Fluid flow and heat transfer thorough or over hexagonal-shaped geometries is a ubiquitous problem in many engineering applications such as solar energy collectors [43,44], nuclear power plants [45], microfluidic heat sinks [46], lamella type compact heat exchangers [47], air-conditioning applications [48], etc. In solar energy collectors, to minimize the radiation and convection losses to the surrounding atmosphere, an array of transparent tubes, arranged in a hexagonal honeycomb pattern, is used in-between the absorbing surface and cover plate. Marshall et al. [43] and Buchberg et al. [44] found that the thermal efficiencies of honeycomb solar collectors were higher compared to the collectors without the honeycomb layer. The fuel rods of a nuclear reactor core are stacked in the form of a hexagonal lattice and are located inside a circular or hexagonal channel to pass a coolant longitudinally over them [45]. In a ministered heat sink used for electronic systems cooling, an array of pin-fins of various cross-sectional shapes are attached to a microchannel wall. Aliabadia et al. [44] found that hydrothermal (hydraulic and thermal) performance was best for the pin-fins with the circular and hexagonal cross-sections. Hexagonal duct shape is a commonly used shape in lamella type compact heat exchangers, which is used in many industries such as pulp and paper, alcohol, petrochemical, and other chemical industries [47]. A desiccant disk used in air-conditioning applications consists of an array of several ducts packed in the form of honeycomb pattern. Zhang [48] found that the heat and mass transfer efficiencies of ducts with hexagonal cross-section were higher compared to circular and rectangular ducts as the hexagonal duct walls are more uniformly placed in the desiccant wheel.
Even though it has great significance and applications only a few researchers have investigated the behavior of natural convection flow in an annulus with a heated hexagonal cylinder. Boyd [3] experimentally investigated natural convection in an annulus with a heated hexagonal inner cylinder and cold outer circular cylinder. Raithby et al. [6] simulated the natural convection in an annulus bounded by a circular cylinder outside and horizontal hexagonal cylinder inside by using an orthogonal curvilinear coordinates system (a body-fitted grid system). Galkape and Asfaw [7] employed a non-orthogonal coordinate system to study the same problem of Raithby et al. [6]. More recently, Moutaouakil et al. [32] studied the natural convection due to a hot hexagonal cylinder inside a square enclosure (cold) with LBM. They presented the fluid flow and heat transfer characteristics for different combinations of AR and Ra by considering two orientations for the hexagonal cylinder. As mentioned earlier, they used DPM with IBB scheme to treat BC on hexagonal surfaces.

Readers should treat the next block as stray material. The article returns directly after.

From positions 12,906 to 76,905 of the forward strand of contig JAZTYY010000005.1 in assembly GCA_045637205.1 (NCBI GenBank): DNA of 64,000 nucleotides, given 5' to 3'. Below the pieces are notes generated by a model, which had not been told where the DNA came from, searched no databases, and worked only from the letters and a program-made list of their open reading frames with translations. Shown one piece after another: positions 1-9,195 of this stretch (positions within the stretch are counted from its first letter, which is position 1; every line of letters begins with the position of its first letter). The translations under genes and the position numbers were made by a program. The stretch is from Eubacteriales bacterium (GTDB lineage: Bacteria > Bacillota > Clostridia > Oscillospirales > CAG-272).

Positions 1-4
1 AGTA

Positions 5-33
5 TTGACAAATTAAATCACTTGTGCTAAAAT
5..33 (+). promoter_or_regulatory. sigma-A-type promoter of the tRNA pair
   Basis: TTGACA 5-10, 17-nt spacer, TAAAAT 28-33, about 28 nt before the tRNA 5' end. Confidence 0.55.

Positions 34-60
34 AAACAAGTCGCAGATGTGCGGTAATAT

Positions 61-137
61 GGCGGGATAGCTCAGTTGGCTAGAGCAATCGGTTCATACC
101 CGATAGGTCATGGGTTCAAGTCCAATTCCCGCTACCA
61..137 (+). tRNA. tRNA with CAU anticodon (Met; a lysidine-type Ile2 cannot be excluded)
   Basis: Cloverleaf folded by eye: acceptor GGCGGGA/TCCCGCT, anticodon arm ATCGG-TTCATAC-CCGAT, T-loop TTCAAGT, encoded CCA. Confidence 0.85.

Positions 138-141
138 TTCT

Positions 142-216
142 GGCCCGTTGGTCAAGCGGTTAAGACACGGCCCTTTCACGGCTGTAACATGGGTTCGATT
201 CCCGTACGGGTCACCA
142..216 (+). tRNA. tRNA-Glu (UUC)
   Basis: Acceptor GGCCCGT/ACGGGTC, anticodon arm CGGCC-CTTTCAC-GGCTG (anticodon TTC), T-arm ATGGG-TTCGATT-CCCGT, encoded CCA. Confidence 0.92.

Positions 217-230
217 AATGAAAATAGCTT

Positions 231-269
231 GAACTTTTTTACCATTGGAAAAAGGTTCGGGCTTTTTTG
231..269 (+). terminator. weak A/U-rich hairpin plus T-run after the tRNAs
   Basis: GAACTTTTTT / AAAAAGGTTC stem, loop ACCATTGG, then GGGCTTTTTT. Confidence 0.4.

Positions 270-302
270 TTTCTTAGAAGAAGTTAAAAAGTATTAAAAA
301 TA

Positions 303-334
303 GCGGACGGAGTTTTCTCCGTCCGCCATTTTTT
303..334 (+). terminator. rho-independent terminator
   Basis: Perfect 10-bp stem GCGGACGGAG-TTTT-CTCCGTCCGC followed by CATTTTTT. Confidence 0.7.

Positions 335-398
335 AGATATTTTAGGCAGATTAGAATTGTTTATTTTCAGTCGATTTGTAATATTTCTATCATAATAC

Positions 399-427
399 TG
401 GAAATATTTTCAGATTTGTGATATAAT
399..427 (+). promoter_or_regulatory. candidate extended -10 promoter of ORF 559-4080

The literature review showed that the problem of natural convection in an annulus space between two hexagonal cylinders (concentric with each other) has not been studied. The main objective of this work is to solve the problem of two-dimensional natural convection flow caused by a hot hexagonal cylinder placed concentrically inside a cold hexagonal cylinder. The numerical technique that combines LBM, SPM, and FDM methods is employed because it offers many advantages over the other methods. In the present work, an equation for smoothed profile function that identifies the hexagonal boundaries is proposed. Assessing the accuracy and robustness of the present simulation technique by comparing results given by the present method with ANSYS-Fluent® results is also another purpose of this work. The remainder of this paper is arranged as follows. A brief description of the simulation technique is given in Section 2. A discussion on numerical results is presented in Section 3. At first, the validation results, by applying the present simulation scheme to a standard benchmarking test, are provided. Later, the simulation results of streamlines, isotherms, and temperature and velocity distributions inside the concentric hexagonal annulus are presented. The concluding remarks of the present study are provided in Section 4.